8. I don't think of our personal possessions as money.

    I used to count the cars, the appliances, the electronics, the furnishings, the lawn tractor, even my clothes, as money. I could put them up for sale, and get a decent price, especially for the cars. In fact, I vaguely remember making a spreadsheet on the computer, listing all these sorts of things as part of my "net worth"./b>
    Now, everyone is starting to look broke.

    There are tons of used cars on the market.

    People only want things for free off FreeCycle or Craigslist.

    My DVD collection isn't work $20 per DVD, like I used to figure. The video store chain in my area went out of business, and those same DVD's wouldn't even sell for $5.

    I've been to some garage sales this year, and second hand stores, and arts and craft shows, and flee markets, and I start to recognize that most of this stuff is literally value-less, despite what it might have sold for in the past.

    My personal possessions are no longer money.

    9. I don't think I'll get any inheritance anymore.

    For a couple of years, I received an "inheritance" check from my grandmother. Her stocks were doing well. Her house was increasing in value. She was healthy and happy. And this could have continued; I expected that, and I think my family did as well.

    Now, my grandmother is in the medical care facility which costs thousands of dollars per month.

    The stocks had to be sold, and they had lost lots of value before that.

    My grandmother's house has now been vacant for years, and the most recent attempt to sell it, for a new lower price, fell through.

    I won't be getting any more checks.

    In fact, my wife and I have talked about saving up some money for my grandmother, in the case that she completely runs out, because her diminishing cash reserves are going fast.

    By the same token, I know that my parents are healthy and will live for another twenty or more years, but I no longer see their house as increasing in value until then.

    No, the values of homes are falling everywhere, and unlikely to even return to those 2006 levels. Some housing bubbles are so big that it has taken hundreds of years to return to the same level.

    So, that "inheritance", that is even less money in the future.

    10. I'm not spending money.

    A while back, my wife and I made a nice long list of home improvements, trips we'd like to take, things we'd like to buy, and painted some pictures in the air of a fancy-dancy future: a new barn, a new carpet, a new hardwood floor, a new addition, a new fireplace, etc.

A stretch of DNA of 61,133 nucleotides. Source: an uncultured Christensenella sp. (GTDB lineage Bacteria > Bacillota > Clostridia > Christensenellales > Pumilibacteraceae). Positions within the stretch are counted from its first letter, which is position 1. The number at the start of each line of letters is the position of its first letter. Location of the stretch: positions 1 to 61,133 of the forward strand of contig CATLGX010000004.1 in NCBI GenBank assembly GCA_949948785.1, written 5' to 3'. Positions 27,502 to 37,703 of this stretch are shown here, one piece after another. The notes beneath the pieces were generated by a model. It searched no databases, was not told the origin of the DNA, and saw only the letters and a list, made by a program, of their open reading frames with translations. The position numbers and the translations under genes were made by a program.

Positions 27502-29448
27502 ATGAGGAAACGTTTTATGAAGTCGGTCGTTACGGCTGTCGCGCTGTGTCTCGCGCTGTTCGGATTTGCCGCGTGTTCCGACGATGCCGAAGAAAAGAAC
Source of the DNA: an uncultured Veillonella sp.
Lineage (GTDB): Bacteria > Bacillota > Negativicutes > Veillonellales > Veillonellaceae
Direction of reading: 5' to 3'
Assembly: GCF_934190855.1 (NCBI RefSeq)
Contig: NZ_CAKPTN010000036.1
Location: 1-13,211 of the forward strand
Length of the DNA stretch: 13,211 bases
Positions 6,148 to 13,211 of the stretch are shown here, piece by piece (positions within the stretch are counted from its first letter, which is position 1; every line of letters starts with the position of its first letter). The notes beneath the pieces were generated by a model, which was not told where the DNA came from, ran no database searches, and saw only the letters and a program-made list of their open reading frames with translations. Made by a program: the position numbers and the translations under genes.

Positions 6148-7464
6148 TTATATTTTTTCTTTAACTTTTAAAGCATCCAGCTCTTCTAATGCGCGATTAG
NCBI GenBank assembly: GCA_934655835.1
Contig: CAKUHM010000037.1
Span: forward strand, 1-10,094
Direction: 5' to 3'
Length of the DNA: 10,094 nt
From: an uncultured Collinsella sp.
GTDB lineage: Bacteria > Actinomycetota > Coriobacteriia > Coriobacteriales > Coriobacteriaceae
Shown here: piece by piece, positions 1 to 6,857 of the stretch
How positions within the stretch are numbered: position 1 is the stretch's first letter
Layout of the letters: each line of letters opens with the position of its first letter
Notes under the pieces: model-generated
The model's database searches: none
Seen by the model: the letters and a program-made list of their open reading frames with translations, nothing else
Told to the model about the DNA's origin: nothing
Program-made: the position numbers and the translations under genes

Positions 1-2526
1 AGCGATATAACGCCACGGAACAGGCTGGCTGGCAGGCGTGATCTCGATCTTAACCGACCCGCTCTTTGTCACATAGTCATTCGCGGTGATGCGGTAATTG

We aren't spending on those things because we think we need to have some extra money saved up, in the event that one or both of us lose our jobs, as we would need if for food, health care, taxes, and all those other bills.

    We are saving.

    We are not spending, not really.

    Everyone is Doing It

    If this story resonates with you, it is because parts of it resonate with all of us.

    We are the ones that have the capacity to spend, and yet, we save instead.

    We could increase the money supply by signing up for loans, and buying things, but we are not.

    We are doing what anyone would do.

    The prudent thing.

    The logical thing.

    The sensible thing.

    The responsible thing.

    But, we are all doing this at the same time, including all of the businesses, and that is causing the money supply to shrink, day after day, and each new day makes us want to save more, and each new day we feel more that we need to get out, or stay out, or debt.

    All of that money we are saving, those of us lucky enough to be able to save, that money goes into the banks, the same banks that are insolvent, and they can't get rid of it, because no one who is sensible will borrow it. They won't touch it with a 10-foot pole.

    The banks, which are insolvent, with less assets than they owe in deposits; when they get in money, they have to find something to do with it, so they buy treasury bonds, which "earns" the banks interest, and which are very safe bets. Contrast this to the choice of offering up some subprime loans, or alt-A loans, or jumbo loans, or any of those. They aren't stupid. They know that they might not be able to sell those things anymore. They know those mortgages would be risky at best. They do the prudent thing and raise lending standards, and looking elsewhere for the profits.